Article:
Journal of the House of Commons: Volume 3, 1643-1644. Originally published by His Majesty's Stationery Office, London, 1802.
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Die Mercurii, 20 Martii, 1643.
MR. Green reports the Ordinance concerning the Continuance of the Collection of the Customs, in the same Manner and Hands as now it is, until the Twenty-sixth of March 1645, with a Proviso: The which was read; and, by Vote upon the Question, assented unto; and the Ordinance, with the Proviso, by Vote, passed; and ordered to be sent unto the Lords, for their Concurrence.
Mr. Scawen reports the Amendments to the Ordinance concerning the Army under the immediate Command of my Lord General: The which were Twice read; and the Ordinance, with the Amendments, and with this following Clause, passed; viz.
Resolved, &c.-"Lastly, Be it Ordained and Declared by the Authority aforesaid, That this Army under the immediate Command of the Lord General the Earl of Essex, shall be subject to the Orders and Directions of both Houses in Parliament; or the Committee of both Kingdoms; according to the Ordinance that both establish that Committee."
Archbishop of Canterbury's Trial.
Lords desire a Conference.
The Lords desire a Conference, by Committees of both Houses, presently, in the Painted Chamber, if it may stand with the Conveniency of this House, concerning the Business of Peace, brought up to the late Conference; and concerning the Papers from the States Ambassadors, delivered at a Conference Yesterday.
Report to be made.
Conference with Lords.
Sir H. Vane reports from the Conference, that my Lord Grey of Warke did express the earnest Desire of the Lords, for conserving a good Correspondence between both Houses: And then presented a Paper: Which was read; and in it mentioned, that the Lords had appointed a Committee of Nine, for the Business of Peace; and that they had referred the Papers from the States Ambassadors to the same Committee.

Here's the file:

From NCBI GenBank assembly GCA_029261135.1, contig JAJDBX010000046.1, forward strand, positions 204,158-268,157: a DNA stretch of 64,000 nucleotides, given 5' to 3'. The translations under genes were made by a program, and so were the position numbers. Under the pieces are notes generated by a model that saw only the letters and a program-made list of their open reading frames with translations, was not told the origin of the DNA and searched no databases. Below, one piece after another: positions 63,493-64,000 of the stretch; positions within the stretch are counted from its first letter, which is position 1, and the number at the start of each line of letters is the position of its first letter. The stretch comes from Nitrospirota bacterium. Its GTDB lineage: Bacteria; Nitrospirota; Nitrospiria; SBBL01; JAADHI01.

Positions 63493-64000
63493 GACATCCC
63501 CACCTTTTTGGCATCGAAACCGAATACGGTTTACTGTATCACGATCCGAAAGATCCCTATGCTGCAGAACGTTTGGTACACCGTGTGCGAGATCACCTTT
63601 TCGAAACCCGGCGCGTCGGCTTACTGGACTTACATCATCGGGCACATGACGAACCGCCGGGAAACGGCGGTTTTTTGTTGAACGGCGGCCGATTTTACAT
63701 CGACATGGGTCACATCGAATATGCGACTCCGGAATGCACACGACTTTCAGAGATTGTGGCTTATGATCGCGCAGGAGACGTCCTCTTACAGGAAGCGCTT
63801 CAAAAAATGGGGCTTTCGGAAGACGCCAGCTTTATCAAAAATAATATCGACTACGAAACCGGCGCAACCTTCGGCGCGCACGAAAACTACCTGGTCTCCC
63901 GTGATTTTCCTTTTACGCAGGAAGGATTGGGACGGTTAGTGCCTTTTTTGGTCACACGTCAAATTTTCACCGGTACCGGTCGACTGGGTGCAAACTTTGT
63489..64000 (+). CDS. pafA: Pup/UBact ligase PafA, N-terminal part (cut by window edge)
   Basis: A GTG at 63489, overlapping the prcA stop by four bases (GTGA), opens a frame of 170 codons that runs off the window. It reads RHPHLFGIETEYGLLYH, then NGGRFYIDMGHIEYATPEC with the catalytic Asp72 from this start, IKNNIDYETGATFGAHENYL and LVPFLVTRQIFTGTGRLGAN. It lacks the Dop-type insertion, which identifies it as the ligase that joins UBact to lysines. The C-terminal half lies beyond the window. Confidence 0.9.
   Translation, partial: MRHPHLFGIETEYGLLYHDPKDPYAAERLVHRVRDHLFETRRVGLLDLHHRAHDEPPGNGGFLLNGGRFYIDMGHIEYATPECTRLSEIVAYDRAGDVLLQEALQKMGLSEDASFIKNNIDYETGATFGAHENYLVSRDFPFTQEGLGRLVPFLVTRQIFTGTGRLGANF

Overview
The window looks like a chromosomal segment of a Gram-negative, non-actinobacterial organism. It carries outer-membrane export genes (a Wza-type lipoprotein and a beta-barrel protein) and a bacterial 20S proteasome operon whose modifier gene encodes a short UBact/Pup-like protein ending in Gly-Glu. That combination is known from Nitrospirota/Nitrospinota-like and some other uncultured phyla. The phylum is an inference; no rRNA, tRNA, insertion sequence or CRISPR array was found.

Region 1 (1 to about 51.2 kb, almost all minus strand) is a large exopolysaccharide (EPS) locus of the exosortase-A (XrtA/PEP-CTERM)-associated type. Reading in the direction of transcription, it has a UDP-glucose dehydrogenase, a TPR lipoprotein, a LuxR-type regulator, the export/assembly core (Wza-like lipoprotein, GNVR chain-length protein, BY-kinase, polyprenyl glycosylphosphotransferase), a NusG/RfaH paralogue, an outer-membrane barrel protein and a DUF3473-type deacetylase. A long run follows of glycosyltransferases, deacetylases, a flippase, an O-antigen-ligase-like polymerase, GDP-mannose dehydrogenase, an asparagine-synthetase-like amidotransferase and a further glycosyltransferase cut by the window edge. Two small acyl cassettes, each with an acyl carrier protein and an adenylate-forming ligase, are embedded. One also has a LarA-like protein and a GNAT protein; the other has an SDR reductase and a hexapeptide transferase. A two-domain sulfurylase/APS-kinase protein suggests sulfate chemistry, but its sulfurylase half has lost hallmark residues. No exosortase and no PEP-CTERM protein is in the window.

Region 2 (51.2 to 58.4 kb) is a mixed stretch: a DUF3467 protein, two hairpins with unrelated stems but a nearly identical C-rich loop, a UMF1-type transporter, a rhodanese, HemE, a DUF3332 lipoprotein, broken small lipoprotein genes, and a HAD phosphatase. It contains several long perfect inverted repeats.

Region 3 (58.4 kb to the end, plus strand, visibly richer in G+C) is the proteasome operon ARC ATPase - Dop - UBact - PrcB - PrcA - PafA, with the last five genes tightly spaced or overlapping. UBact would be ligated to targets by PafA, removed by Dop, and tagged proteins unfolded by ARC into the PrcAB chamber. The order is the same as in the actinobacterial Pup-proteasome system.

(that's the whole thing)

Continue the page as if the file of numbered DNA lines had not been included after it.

Treating for Peace.
The Lords have always been ready, upon every Occasion, to join with you in any thing that concern the Good of the Kingdom; and are now most willing to agree with you, to consider and prepare Grounds, whereby all his Majesty's Dominions may enjoy a happy and safe Peace: But, whereas it is desired, that the same should be referred to the Committee of the Two Kingdoms, the Lords do consider, that many of the Members of that Committee, both Lords and Commons, are such as are, by their Employment, engaged to be upon Service abroad; and thereby necessitated to be absent from This, which is of so great Importance, and requires the best and ablest Assistance, they having already the whole Care of managing the War: So as to add unto them this further Employment must needs be some Prejudice to the publick Service, so few of them being in a Possibility to attend it.
And the Lords, desiring to retain the antient approved Parliamentary Way, for each House to nominate their own Members as Committees; and this being a new Power to be given unto them; have named a Committee of Nine of their House; and do desire, that you will name a proportionable Number of your House to join with them, to treat with the Commissioners of Scotland for the Purpose aforesaid.
And the Lords are the rather encouraged to expect a chearful Concurrence from you, because the Ordinance, that came from you, did restrain the Committee, in the former Ordinance, from treating of Peace: And they have now named their own Members, if any Delay be used in a Business they so much desire to advance and expedite, they hope it will not be imputed to them.